Franck and Simon are both good cops and partners. Simon has been troubled since he killed three in a drunk driving accident, but when Simons son witnesses a murder, and is hunted by ruthless killers, he's efficiently back.
Fifteen years after a traumatic explosion in his native Beirut, Kamal Maf'ouss returns from France, where he was nationalized and become a composer-choreographer. He reassembles youth ... See full summary »
Rodney El Haddad,
Nada Abou Farhat
During the 1982 invasion of Lebanon at a private school on the outskirts of Beirut, 11-year-old Wissam tries to tell a classmate about his crush on her, while his teachers on different ... See full summary »
In April, 1975, civil war breaks out; Beirut is partitioned along a Moslem-Christian line. Tarek is in high school, making Super 8 movies with his friend, Omar. At first the war is a lark: ... See full summary »
Noha is about to get married. Her family is relieved to see her take advantage of this last chance before officially becoming a spinster just like her sister. Everything seems to be going ... See full summary »
In the wake of Israel's 2006 bombardment of Lebanon, a determined woman finds her way into the country convincing a taxi cab driver to take a risky journey around the scarred region in search of her sister and her son.
Nada Abou Farhat,
Six women in Beirut seek love, marriage, and companionship and find duty, friendship, and possibility. Four work at a salon: Nisrine, engaged to Bassam, with a secret she shares with her co-workers; Jamale, a divorced mother of teens, a part-time model, fearing the encroachment of time; Rima, always in pants, attracted to Siham, a client who smiles back; Layale, in love with a married man, willing to drop everything at a honk of his horn. There's also Rose, a middle-aged seamstress, who cares for Lili, old and facing dementia. Rose has a suitor; Layale has an admirer on the police force. Is delight a possibility? Is caramel a sweet or an instrument of pain?Written by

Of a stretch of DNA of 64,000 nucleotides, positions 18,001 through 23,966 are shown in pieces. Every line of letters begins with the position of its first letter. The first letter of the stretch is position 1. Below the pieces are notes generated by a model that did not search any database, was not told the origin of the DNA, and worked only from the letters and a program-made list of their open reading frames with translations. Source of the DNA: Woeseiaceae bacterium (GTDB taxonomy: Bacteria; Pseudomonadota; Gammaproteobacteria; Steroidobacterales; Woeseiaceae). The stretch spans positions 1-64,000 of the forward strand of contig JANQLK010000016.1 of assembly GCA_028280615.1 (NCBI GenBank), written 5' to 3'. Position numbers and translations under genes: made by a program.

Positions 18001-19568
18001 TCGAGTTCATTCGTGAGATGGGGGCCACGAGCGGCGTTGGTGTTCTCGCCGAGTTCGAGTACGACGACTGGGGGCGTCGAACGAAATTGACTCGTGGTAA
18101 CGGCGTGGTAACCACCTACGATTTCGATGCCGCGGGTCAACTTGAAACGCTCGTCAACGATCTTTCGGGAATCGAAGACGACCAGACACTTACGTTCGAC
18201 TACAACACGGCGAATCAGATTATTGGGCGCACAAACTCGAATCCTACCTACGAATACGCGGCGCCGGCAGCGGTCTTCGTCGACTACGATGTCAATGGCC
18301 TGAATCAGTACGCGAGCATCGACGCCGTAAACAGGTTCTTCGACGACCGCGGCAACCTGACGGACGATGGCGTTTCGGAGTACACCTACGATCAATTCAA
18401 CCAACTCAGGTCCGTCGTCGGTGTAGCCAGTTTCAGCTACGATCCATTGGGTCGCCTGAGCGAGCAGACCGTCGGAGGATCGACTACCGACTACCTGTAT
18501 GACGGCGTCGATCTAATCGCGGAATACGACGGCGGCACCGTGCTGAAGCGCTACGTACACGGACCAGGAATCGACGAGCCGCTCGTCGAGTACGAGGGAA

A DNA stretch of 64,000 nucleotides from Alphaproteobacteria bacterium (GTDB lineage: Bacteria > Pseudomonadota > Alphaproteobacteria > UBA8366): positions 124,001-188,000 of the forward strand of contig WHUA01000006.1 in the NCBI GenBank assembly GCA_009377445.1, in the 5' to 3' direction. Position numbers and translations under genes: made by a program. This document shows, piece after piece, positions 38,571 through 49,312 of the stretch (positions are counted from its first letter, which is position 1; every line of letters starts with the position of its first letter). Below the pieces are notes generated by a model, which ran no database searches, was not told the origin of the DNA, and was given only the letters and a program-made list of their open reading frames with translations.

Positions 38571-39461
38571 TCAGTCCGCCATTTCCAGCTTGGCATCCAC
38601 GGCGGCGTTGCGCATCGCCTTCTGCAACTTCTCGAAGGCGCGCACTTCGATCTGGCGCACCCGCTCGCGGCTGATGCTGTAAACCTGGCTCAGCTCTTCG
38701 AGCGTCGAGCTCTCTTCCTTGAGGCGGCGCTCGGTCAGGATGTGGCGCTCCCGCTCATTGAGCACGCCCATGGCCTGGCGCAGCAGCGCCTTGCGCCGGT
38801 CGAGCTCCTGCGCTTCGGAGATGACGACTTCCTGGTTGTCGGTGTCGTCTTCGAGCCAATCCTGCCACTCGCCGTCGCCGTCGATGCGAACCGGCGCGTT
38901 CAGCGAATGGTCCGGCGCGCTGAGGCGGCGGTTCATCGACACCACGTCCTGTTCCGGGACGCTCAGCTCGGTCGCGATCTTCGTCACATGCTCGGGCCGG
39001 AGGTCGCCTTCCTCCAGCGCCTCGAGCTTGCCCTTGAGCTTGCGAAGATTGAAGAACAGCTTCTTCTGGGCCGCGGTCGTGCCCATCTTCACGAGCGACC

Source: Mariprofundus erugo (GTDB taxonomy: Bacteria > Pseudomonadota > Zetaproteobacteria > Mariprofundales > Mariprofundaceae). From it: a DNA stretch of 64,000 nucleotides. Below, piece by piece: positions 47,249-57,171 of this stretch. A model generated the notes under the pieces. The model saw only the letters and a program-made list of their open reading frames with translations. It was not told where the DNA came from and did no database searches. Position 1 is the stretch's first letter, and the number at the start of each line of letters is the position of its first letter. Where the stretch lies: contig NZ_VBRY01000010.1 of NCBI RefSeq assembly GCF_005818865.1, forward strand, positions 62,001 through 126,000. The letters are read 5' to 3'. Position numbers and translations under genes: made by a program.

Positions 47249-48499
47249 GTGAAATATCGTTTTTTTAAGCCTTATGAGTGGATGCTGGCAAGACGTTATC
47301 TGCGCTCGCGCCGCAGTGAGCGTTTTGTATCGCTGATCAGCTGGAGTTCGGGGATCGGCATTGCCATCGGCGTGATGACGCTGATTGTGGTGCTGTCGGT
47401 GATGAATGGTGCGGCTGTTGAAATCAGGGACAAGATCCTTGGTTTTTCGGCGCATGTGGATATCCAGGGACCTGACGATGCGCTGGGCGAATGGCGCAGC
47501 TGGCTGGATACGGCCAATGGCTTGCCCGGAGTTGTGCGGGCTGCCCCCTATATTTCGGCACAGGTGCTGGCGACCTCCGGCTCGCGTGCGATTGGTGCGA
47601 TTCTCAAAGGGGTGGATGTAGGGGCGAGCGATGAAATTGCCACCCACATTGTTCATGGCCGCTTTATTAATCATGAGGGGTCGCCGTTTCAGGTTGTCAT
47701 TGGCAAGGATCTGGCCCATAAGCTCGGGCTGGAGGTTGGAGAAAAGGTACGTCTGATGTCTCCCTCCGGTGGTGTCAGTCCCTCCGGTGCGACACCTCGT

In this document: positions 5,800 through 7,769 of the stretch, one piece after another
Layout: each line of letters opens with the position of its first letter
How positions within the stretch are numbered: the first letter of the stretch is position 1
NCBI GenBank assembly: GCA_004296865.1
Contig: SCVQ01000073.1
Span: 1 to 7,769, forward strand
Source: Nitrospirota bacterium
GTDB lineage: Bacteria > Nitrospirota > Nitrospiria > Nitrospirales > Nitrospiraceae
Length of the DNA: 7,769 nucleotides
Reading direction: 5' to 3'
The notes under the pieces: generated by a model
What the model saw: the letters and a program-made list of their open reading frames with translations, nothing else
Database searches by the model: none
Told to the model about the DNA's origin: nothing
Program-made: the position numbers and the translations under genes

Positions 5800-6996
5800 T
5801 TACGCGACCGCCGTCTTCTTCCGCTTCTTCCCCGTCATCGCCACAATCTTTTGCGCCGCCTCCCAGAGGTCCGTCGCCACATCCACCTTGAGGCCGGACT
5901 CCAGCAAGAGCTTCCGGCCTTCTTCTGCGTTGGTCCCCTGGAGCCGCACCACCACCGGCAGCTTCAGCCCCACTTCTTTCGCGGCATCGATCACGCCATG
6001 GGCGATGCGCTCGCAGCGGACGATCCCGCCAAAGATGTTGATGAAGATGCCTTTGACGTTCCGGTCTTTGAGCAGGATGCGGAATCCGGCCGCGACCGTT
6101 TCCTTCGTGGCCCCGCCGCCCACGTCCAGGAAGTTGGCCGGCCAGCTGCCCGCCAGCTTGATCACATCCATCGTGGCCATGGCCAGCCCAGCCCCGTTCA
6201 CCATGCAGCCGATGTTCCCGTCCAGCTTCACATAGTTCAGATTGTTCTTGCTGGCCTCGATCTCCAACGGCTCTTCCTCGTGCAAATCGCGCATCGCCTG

Fi Zilli Himayatiki
Written by Mansour Labaki See more »
Caramel shows that it can be done
Caramel is one of the rare contemporary films that shows restraint in its use of common language and in-your-face eroticism. I can't remember the last time I watched a movie that dealt with adult topics in such creative ways.
In contrast to most other films of this kind, we the audience are treated as intelligent, thinking people. We are asked to examine women's issues of sex, relationships, and aging without being subjected to the graphic scenes and gratuitous language that are prevalent in today's film-making. There isn't even an instance of "potty" humor, although one particularly touching scene takes place in a bathroom. Nevertheless, humor abounds in the form of terrific writing and amazingly good acting by these Arabic actresses.
Naturally, movies of this type do not have mass appeal in US culture. But for cinema buffs who appreciate the creative nature of screen writing, Caramel should not be missed. Guys, you can earn points by taking your date to this one, and there is a bevy of beauties for us to enjoy. And moms, don't miss the chance to take your adolescent daughters to Caramel... It will spark conversations about love, relationships, adultery, lesbianism, menopause, and more... All without being offensive.
5 of 5 people found this review helpful.
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